I don't think our community (or society) understands the concept of sacred. I think it's something that even those of us who talk about it a lot, can lose touch with what it means - to ourselves, to others. Sacred dance is a topic that makes a lot of people squirm in their seats, recalling poorly-done "goddess" performances, or brushes with cult-like activity. Something of "the other", not related to our modern-day society, our daily lives.
When I put together the concept of Tapestry, I subtitled it "Weaving Together Dance Traditions and the Living Sacred." Thinking back, I did a lot of the organizing and descriptive parts of creating the event practically on autopilot. When I just went back to look at the website, wondering what I had said that included "sacred", I was rather surprised to see it leaping off the page in that particular way. I don't even remember writing this part from the about section "Our goal is give students an opportunity to expand not only their knowledge and practice of dance traditions, but to explore the sacred and spiritual concepts related to these traditions, and what they mean to us as modern, global citizens. The entire program is designed to give students a full-bodied experience with comparative instruction in dance movement, music, song, history, and ritual - as well as providing an enriching communal environment for the length of the program."
But write it, I did. And in retrospect, I believe we more than accomplished our goal, we hit it out of the park. But I digress....back to the sacred.
We worked with a multitude of cultures at Tapestry - all sorts of religious paths, pantheons and belief systems that these dances, practices, rituals emerged from - but what made it truly sacred is not a connection or dedication to some distant divine being, but the connection we made with ourselves and each other.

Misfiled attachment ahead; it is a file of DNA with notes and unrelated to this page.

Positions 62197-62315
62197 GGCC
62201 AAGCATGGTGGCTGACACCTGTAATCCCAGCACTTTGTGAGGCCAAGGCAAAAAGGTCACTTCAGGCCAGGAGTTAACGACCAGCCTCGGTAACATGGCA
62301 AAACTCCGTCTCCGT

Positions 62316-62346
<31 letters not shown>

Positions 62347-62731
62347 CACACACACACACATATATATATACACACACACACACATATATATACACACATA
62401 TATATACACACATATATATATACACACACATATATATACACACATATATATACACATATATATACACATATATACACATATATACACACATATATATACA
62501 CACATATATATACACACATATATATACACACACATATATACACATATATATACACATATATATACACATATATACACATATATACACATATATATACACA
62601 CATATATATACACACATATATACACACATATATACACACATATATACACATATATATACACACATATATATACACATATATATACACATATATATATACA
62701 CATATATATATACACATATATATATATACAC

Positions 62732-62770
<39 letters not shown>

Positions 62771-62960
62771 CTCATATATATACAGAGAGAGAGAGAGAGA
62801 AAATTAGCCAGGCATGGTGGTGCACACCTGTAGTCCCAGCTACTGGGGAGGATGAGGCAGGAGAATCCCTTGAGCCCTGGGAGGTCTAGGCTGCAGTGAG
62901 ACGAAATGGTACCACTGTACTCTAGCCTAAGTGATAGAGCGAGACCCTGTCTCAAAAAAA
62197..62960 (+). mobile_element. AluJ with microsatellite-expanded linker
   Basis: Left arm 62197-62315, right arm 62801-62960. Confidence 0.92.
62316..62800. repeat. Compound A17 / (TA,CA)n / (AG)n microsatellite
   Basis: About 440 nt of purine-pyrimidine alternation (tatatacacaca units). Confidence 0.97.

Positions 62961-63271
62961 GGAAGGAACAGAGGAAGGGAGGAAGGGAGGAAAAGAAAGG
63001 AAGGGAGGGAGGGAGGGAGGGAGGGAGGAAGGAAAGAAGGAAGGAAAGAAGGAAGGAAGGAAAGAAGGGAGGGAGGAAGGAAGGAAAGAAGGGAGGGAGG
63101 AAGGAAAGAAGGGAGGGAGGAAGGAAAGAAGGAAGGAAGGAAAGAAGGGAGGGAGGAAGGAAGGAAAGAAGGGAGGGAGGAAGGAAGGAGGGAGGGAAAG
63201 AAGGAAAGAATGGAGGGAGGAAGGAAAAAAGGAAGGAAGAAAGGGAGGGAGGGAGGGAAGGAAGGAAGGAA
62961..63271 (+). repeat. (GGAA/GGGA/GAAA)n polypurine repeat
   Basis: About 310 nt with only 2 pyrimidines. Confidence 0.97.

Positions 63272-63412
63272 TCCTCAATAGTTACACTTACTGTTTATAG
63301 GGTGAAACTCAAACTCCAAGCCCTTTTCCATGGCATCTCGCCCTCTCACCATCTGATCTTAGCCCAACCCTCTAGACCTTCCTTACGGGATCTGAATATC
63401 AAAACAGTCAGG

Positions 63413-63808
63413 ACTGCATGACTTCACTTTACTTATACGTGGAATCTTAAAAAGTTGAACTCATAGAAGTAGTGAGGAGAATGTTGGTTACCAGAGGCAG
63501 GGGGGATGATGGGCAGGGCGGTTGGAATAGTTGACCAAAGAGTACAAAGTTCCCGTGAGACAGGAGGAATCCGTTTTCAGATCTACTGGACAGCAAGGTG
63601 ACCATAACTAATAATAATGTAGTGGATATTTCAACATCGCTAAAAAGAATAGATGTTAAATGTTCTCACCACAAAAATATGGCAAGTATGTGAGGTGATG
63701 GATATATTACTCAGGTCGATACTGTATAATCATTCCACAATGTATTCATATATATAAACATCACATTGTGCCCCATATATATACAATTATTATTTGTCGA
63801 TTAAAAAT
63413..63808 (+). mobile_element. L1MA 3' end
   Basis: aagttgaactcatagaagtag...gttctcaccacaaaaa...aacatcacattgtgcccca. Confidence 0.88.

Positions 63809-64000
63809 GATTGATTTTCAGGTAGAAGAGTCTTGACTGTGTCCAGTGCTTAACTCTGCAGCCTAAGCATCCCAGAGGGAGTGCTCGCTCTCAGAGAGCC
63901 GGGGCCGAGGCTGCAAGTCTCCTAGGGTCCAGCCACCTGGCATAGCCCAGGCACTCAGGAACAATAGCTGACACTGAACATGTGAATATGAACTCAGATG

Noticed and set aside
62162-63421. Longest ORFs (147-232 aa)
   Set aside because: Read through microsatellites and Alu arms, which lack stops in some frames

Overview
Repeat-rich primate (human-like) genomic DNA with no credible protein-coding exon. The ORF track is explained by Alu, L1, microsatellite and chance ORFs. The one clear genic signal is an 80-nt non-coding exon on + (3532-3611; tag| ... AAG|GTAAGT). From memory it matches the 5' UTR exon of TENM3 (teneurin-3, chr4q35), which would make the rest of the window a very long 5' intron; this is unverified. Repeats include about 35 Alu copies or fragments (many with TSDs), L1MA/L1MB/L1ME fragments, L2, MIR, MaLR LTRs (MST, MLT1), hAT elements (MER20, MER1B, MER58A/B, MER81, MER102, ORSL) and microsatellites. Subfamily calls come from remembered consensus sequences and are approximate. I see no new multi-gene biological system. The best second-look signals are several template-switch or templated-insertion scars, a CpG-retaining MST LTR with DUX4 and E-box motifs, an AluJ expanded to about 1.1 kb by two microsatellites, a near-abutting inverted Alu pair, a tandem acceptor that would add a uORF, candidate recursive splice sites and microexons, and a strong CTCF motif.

Sacred dance is not about being holier-than-thou, or being ungrounded - in fact, it's about getting to the roots of yourself - letting go of ego, and tapping into what makes you, you. Forget about being a "great" priestess, artist, dancer, shaman, performer, teacher - that all has to go out the window. In order to accomplish any sort of "great", you have to start from the ground up. Break down your own misconceptions about yourself, about others, and just let go of it all.
Our ancestors have been doing these dances and rituals for hundreds, if not thousands of years - every culture has them in some form. The reason they have been done for so long is not just tradition, but because THEY WORK, regardless of who or what you believe in. We get hung up in all of the trappings of modern society, all of our manufactured cures and medication - we think that just a pill will cure anything, without ever examining the underlying causes of our physical, emotional, and mental maladies. But humankind has been surviving through these things for thousands of years through the power of dance, music, ritual.
After this weekend, I am left wondering what impact sacred dance would have on the modern bellydance community, if more dancers actually tried it - oriental and tribal. I wonder how many egos would be left in the dance, how many more individuals vs. clones would emerge, how many would dance even better? How many would abandon the dance all together? How would how dancers treat each other change?
It's worth thinking about it I believe.